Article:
ERIC Number: ED329732
Record Type: Non-Journal
Publication Date: 1990-Dec
Reference Count: N/A
Teaching and Learning Strategies: An Evaluation of BTEC Courses.
Further Education Unit, London (England).
A British study reviewed teaching and learning strategies used in Business and Technician Education Council (BTEC) courses in the context of growing emphasis on student-centered approaches and work-based competence. Course coordinators, tutors, course teams, and students in Business Studies and Engineering departments at 16 centers were interviewed. The study compared learning experiences offered by different modes of study of BTEC-supported courses in the context of BTEC's general guidelines on course implementation. Findings showed that: (1) students and teachers welcomed a student-centered approach; (2) teachers had difficulty with their new role of facilitator; (3) student-centered methods were thought more time-consuming; and (4) different methods were needed for part-time students. The idea of integrative assignments was well-received, but their design was a new and difficult process for teachers. Teacher confidence in assessing common skills varied widely. Work assignments were considered important but not widely used. Course teams were recognized as the key factor in effective course delivery. Links with employers needed to be strengthened. Aims, content, and duration of induction needed to be reviewed. Specific areas of concern included staff development, effectiveness of integrative assignments, and employer linkages. Development of workshops and materials that met these needs was recommended. (YLB)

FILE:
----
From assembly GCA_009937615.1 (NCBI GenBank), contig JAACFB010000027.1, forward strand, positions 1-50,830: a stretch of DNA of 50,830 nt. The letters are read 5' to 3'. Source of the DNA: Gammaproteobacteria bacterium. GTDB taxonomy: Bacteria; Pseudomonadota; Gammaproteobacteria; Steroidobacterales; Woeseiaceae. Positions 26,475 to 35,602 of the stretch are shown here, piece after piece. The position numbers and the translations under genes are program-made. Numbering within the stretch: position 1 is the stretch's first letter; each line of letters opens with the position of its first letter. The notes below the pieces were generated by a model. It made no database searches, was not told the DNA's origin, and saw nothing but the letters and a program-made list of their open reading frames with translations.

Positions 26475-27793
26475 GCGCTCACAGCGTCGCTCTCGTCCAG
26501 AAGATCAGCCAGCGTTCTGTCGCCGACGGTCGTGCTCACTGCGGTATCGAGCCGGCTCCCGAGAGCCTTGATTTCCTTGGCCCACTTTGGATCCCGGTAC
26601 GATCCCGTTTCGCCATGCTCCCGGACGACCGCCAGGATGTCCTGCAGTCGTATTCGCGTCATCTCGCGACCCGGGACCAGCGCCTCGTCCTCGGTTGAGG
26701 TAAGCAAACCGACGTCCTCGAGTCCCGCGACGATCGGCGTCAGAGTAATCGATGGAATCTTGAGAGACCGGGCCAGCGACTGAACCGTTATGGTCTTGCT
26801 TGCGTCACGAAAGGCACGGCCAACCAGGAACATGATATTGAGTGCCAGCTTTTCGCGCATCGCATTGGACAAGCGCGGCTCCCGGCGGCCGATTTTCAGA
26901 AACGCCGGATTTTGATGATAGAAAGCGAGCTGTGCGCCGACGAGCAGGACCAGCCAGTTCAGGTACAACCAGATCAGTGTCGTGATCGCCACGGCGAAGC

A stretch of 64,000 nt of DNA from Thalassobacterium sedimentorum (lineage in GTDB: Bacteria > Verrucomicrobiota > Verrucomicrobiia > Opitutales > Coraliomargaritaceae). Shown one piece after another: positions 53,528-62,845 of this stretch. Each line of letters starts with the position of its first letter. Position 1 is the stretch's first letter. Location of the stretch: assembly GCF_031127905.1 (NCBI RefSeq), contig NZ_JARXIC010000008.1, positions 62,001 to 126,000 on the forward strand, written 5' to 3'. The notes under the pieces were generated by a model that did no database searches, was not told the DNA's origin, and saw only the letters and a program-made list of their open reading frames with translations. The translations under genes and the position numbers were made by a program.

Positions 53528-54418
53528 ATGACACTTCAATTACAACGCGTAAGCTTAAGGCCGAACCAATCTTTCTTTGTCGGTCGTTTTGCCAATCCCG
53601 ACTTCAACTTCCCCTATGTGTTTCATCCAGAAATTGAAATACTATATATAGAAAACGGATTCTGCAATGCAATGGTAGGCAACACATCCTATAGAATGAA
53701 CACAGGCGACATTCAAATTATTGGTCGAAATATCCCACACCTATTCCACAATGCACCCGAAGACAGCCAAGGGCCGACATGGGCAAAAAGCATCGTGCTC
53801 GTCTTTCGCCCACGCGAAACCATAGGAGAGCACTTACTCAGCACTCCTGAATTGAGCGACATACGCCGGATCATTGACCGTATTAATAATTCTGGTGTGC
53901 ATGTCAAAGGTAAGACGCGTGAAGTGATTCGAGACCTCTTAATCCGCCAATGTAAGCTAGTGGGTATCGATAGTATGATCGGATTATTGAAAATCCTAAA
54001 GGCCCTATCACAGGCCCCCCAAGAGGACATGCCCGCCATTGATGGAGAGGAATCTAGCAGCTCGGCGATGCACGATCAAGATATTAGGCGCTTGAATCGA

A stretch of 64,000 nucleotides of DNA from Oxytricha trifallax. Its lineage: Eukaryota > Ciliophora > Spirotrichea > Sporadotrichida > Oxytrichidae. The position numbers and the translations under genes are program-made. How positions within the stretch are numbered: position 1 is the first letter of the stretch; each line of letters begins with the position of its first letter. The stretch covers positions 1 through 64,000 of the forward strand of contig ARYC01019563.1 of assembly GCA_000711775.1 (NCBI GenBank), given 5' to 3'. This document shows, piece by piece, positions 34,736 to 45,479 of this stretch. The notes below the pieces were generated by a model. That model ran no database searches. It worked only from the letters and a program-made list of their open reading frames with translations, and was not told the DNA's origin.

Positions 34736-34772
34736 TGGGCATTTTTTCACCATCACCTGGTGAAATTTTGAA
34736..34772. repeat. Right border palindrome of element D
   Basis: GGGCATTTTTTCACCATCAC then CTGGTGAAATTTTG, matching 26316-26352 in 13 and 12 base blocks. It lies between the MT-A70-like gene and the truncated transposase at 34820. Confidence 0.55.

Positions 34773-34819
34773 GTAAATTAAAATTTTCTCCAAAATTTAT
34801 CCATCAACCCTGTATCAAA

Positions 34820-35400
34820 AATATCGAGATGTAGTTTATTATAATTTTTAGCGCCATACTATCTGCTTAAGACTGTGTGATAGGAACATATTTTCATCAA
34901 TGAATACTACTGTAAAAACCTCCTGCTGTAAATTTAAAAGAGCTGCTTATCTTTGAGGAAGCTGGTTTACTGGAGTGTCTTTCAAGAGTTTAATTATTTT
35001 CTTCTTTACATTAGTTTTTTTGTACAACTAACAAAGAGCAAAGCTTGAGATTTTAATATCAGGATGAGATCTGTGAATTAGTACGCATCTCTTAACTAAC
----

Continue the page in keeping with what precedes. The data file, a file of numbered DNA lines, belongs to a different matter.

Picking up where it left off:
Descriptors: Basic Skills, Business Education, Comparative Analysis, Curriculum Design, Education Work Relationship, Educational Research, Engineering, Foreign Countries, Full Time Students, Higher Education, Job Skills, Part Time Students, Student Centered Curriculum, Student Characteristics, Teaching Methods, Technical Education, Work Experience Programs
Publication Type: Reports - Evaluative
Education Level: N/A
Authoring Institution: Further Education Unit, London (England).
Identifiers - Location: United Kingdom (England)